Brookfield’s Gas Company Tower, one of the investment management firm’s core assets in Downtown L.A., has been placed into receivership by Citi Real Estate Funding and Morgan Stanley. The lenders filed a lawsuit last week asking the court to appoint a receiver on the property, an alternative to bankruptcy, according to L.A. Superior Court documents. Brookfield defaulted on two senior loans attached to the property in February, one for $210 million and another for $140 million.
The receiver, Gregg Williams of Trident Real Estate Group, has the authority to “market, advertise, promote, and negotiate the sale of the property,” according to a court filing. Williams has already tapped a Colliers team led by Ian Gilbert, who used to work at Brookfield, to manage and help lease up the property. If successful, any proceeds of the sale would go to pay creditors. With a receivership, a court appoints a third-party to help make creditors whole, without having to file for bankruptcy. Receivers can also restructure and refinance debt to resolve delinquent loans.
Brookfield defaulted on the loans for two reasons, according to court documents. First, it failed to pay off the loan in full by the maturity date of Feb. 9, and second it failed to pay an advance of $3.6 million in property taxes by April 10. Under the loan agreement, Brookfield was required to pay 3 percent in additional interest if it defaulted. The loans held an interest rate of Libor plus 1.89 percent, according to filings with the Securities & Exchange Commission.
Over the last year, Brookfield has struggled with rising debt payments on the building, coupled with stagnant lease activity. At the end of September, the Gas Company Tower was about 73 percent leased — no change from the prior quarter, according to SEC filings. The company reported $27.3 million in yearly base rent at the tower in December, or about $2.3 million a month. That wasn’t enough to cover the new debt service payments, which shot up as interest rates soared in the second half of 2022. Combined with the monthly interest payments on mezzanine loans connected to the building, the total debt service in December came out to about $2.7 million — more than double its payments just a few months prior.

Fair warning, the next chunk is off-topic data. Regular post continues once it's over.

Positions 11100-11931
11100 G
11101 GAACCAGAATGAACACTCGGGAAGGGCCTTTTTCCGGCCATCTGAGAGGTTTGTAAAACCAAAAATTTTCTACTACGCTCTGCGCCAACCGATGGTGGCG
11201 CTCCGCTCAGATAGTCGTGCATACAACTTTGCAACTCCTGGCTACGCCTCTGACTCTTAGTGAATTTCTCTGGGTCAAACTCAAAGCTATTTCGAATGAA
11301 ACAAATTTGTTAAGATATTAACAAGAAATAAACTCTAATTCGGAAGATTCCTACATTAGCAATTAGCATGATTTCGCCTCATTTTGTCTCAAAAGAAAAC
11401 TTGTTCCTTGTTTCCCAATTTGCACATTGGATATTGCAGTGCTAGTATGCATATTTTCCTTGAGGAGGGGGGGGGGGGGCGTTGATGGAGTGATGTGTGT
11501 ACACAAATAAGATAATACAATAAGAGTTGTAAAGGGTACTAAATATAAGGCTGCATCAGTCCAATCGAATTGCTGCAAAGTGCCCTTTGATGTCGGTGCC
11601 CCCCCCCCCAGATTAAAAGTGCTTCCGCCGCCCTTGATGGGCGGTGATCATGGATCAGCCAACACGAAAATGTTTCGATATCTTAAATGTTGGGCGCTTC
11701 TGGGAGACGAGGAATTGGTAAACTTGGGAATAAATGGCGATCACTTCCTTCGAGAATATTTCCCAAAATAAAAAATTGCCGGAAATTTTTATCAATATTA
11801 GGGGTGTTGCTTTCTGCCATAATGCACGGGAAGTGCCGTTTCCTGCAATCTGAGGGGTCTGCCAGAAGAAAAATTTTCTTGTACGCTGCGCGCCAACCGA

Despite this setback, a new opportunity has arisen with the opening of Beaudry, one of the City’s tallest residential buildings. The 64-story building boasts 785 residential units and stands on a long-vacant property at 960 W. 7th Street. Beaudry was designed by Marmol Radziner and features a mid-century modern inspired, indoor-outdoor aesthetic.
While Brookfield faces battles with its Downtown L.A. portfolio, including the recent write-down of the value of its 45-story office tower at 355 South Grand Avenue, the opening of Beaudry provides a new opportunity for the company. In addition to Beaudry, Brookfield is also planning to construct a 34-story residential building adjacent to Bank of America Plaza, and has Adidas and Forever 21 as office tenants at the revamped California Market Center in the Fashion District.
Overall, while Brookfield may have experienced a setback with the receivership of the Gas Company Tower, the opening of Beaudry and other future developments offer new opportunities for the company to thrive in the Downtown L.A. market.